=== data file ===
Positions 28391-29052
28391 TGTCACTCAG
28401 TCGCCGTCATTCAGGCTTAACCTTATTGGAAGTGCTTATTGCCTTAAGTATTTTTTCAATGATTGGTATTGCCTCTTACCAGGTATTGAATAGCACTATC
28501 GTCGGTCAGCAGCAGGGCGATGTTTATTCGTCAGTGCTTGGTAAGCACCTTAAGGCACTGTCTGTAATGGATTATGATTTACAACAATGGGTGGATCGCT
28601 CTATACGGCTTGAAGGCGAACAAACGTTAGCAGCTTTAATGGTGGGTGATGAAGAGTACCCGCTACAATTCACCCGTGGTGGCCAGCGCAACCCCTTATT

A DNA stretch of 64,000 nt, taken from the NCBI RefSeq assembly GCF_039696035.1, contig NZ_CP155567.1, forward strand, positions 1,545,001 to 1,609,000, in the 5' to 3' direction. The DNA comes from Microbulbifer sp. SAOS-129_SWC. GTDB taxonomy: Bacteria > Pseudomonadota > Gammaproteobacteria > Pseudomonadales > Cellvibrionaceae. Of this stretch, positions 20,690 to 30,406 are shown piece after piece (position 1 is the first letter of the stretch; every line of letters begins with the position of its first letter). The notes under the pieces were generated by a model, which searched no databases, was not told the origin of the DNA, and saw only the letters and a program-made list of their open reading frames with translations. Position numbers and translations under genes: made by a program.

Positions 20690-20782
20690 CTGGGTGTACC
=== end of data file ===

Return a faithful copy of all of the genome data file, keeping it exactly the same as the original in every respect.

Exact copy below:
Positions 28391-29052
28391 TGTCACTCAG
28401 TCGCCGTCATTCAGGCTTAACCTTATTGGAAGTGCTTATTGCCTTAAGTATTTTTTCAATGATTGGTATTGCCTCTTACCAGGTATTGAATAGCACTATC
28501 GTCGGTCAGCAGCAGGGCGATGTTTATTCGTCAGTGCTTGGTAAGCACCTTAAGGCACTGTCTGTAATGGATTATGATTTACAACAATGGGTGGATCGCT
28601 CTATACGGCTTGAAGGCGAACAAACGTTAGCAGCTTTAATGGTGGGTGATGAAGAGTACCCGCTACAATTCACCCGTGGTGGCCAGCGCAACCCCTTATT

A DNA stretch of 64,000 nt, taken from the NCBI RefSeq assembly GCF_039696035.1, contig NZ_CP155567.1, forward strand, positions 1,545,001 to 1,609,000, in the 5' to 3' direction. The DNA comes from Microbulbifer sp. SAOS-129_SWC. GTDB taxonomy: Bacteria > Pseudomonadota > Gammaproteobacteria > Pseudomonadales > Cellvibrionaceae. Of this stretch, positions 20,690 to 30,406 are shown piece after piece (position 1 is the first letter of the stretch; every line of letters begins with the position of its first letter). The notes under the pieces were generated by a model, which searched no databases, was not told the origin of the DNA, and saw only the letters and a program-made list of their open reading frames with translations. Position numbers and translations under genes: made by a program.

Positions 20690-20782
20690 CTGGGTGTACC